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Hart House, East Common Room

7 Hart House Cir

Toronto, ON M5S

Canada

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Event description
The (in)Visible Black Woman: My Future doesn't Always Look Bright, that's Why I Throw Shade

About this Event

Can you hear me? Can you see me? Yes. But was I heard? Was I seen? It is a peculiar sensation to be visible and invisible at the same time. As a black woman, particularly within higher education, the idea of being both visible and invisible is a major reality. Dr. LaToya Brackett is no exception to this experience. What does it mean to be hired to be diversity, but not to be hired to speak up against the oppressions of a space? What does it mean to be invited as a co-signer but never to be a leader? Dr. Brackett will share personal narratives of navigating such situations while discussing the complexities of how whiteness can be present even in black spaces. Dr. Brackett will share how sometimes, for her, the only way to survive is by throwing shade. Stop! This is not the online urban dictionary’s definition of throwing shade. It is not an outward attack, but a moment of collective code switching, [in]visibly, in a space unwelcoming to black women. Throwing shade is a small bit of power within the world of being a black woman seen and unseen at the same time. Because for her, and many black women, the future doesn’t look bright, because the past has forever overshadowed them.

Guest Speaker

LaToya T. Brackett currently works as a Visiting Assistant Professor of African American Studies at the University of Puget Sound. Alongside her teaching role she is a member of the leadership team of the Race & Pedagogy Institute, housed at the same university. LaToya earned her Bachelor’s in Africana Studies at Cornell University, and a Doctorate of Philosophy in African American and African Studies at Michigan State University. Additionally, she obtained a Master’s in Counseling at Michigan State. Her research focuses on popular culture and particularly the representation of African Americans in media. She is currently working on an edited volume dedicated to such representations in television since 1990. Her most recent publications have focused on Black bodies in sports, from Colin Kaepernick to policing black bodies during sport play. As a Black Studies scholar she focuses on the three tenets of the discipline: teaching, research, and community action.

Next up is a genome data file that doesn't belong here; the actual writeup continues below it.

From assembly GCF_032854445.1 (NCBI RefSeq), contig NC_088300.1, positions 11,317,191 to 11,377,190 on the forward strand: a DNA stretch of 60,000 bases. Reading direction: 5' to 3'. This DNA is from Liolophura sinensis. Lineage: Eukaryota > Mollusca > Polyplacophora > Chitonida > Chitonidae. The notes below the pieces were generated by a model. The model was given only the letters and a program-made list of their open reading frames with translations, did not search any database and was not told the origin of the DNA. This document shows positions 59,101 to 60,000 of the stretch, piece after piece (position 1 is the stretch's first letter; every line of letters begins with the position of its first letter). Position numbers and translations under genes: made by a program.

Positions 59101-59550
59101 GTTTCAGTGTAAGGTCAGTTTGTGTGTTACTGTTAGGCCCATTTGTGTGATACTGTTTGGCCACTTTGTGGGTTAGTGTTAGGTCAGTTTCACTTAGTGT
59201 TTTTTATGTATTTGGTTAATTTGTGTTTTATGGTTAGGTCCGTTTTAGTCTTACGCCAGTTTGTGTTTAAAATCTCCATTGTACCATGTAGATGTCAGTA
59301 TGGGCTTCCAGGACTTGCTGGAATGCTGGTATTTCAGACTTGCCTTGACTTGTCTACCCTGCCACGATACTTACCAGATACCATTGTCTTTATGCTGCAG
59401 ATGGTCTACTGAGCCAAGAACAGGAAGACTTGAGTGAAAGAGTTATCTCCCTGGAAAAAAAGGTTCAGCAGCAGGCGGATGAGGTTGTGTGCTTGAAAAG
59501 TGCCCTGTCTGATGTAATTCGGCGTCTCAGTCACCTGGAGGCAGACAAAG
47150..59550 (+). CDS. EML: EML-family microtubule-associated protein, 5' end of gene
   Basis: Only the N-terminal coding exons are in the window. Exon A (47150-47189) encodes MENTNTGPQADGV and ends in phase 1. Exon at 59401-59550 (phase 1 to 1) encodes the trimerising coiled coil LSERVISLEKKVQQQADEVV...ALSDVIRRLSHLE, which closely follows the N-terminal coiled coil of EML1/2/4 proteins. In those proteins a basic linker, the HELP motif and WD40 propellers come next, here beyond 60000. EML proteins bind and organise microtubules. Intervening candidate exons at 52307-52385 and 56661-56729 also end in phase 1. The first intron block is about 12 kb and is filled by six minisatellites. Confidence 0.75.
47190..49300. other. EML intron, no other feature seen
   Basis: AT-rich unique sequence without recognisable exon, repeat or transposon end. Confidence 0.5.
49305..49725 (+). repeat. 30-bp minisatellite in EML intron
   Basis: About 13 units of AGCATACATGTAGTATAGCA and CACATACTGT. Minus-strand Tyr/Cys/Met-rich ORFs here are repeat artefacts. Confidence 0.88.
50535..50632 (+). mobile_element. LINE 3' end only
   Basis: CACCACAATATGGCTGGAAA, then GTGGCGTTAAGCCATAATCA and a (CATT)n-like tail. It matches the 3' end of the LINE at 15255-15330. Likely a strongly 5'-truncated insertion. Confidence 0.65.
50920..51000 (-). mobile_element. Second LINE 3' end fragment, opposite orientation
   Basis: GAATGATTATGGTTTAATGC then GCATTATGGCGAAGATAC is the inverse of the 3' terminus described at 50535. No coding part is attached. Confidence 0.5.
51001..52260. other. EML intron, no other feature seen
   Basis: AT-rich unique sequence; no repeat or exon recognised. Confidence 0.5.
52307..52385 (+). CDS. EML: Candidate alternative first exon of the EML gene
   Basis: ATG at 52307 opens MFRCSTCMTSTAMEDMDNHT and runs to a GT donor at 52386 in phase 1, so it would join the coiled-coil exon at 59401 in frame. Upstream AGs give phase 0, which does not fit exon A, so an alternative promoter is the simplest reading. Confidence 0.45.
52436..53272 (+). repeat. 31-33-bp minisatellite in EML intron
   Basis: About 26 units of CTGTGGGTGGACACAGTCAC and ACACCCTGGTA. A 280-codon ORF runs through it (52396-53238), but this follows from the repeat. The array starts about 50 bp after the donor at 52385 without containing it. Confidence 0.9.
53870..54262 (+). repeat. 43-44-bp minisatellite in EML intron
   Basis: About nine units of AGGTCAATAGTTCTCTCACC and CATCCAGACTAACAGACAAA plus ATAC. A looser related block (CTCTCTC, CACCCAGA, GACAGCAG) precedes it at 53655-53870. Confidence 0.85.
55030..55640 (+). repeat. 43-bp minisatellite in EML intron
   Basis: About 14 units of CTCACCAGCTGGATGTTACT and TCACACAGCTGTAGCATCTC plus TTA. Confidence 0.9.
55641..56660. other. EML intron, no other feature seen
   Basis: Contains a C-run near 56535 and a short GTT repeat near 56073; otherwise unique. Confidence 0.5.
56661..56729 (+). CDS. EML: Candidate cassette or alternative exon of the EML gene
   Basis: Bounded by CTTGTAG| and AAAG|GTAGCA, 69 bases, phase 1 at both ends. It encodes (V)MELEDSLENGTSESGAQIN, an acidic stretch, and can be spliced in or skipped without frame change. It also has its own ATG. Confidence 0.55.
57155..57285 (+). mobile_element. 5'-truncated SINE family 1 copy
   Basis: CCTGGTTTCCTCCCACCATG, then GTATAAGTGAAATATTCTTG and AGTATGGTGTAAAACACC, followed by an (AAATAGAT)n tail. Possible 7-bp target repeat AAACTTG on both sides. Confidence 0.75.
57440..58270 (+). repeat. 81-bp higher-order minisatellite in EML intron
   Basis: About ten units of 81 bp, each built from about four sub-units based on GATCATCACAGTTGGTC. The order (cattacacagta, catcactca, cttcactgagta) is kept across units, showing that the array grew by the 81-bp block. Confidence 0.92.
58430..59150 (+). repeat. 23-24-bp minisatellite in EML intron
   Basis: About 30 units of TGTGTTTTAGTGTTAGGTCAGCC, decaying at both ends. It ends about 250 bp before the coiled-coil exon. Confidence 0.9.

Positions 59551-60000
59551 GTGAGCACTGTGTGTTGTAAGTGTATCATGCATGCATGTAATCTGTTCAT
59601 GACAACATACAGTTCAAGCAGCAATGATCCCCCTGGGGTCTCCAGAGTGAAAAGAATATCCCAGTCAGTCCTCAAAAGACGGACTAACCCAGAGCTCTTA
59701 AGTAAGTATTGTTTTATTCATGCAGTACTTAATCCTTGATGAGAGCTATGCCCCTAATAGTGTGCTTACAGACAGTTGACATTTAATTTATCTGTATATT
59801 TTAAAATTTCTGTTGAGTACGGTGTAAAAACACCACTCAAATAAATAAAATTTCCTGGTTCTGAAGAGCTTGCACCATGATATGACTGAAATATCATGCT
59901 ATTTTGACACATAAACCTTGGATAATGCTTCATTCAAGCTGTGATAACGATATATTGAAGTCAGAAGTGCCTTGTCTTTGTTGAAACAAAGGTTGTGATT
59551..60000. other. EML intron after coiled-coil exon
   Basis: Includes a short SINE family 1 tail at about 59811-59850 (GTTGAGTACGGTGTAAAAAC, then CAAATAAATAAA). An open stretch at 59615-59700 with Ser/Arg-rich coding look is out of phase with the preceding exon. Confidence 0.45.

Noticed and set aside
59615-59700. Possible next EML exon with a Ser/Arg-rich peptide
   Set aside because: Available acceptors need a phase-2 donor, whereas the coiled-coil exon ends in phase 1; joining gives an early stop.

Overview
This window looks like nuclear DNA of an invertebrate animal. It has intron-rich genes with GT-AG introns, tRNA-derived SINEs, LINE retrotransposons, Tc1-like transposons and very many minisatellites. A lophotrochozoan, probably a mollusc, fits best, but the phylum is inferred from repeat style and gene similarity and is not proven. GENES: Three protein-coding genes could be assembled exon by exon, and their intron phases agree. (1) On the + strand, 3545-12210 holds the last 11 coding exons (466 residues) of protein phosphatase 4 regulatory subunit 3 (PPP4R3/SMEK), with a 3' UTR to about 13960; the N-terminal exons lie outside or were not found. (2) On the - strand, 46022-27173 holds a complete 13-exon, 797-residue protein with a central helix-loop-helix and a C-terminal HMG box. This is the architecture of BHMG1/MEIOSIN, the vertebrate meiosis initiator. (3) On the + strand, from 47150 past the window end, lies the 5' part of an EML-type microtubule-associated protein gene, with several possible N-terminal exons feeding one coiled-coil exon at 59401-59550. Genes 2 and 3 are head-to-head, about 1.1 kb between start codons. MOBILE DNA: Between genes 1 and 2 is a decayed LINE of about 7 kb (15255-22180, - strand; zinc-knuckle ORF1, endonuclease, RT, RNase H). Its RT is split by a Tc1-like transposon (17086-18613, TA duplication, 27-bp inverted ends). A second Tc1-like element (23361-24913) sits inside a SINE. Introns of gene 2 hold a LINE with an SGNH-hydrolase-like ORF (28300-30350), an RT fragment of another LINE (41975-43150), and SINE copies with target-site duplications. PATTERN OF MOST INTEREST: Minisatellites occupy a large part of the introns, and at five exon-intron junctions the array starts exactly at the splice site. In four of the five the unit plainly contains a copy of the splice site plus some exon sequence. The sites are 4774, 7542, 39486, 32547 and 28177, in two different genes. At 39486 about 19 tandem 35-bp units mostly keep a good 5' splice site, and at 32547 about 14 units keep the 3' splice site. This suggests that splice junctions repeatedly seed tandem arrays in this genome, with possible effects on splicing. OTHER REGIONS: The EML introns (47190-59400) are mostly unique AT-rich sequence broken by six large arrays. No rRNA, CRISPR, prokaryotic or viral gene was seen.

Moderator

Dr. Janelle Joseph is an educator with 22 years of experience in andragogical teaching, a portfolio of dozens of peer reviewed articles, and award winning research including three books. Her most recent book is titled Sport in the Black Atlantic, Cricket, Canada and the Caribbean Diaspora. Her theoretical and empirical research is located in the Caribbean, Brazil, Black diasporas, New Zealand, and Canada. Her qualitative research focuses on Indigeneity, disabilities, globalization, and critical race studies. She is dedicated to transformative ethnographies, critical pedagogies, and leadership excellence.

Questions? Please contact Zoe at zoe.dille@utoronto.ca

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Date and Time

Location

Hart House, East Common Room

7 Hart House Cir

Toronto, ON M5S

Canada

View Map

Refund Policy

Contact the organizer to request a refund.

Eventbrite's fee is nonrefundable.

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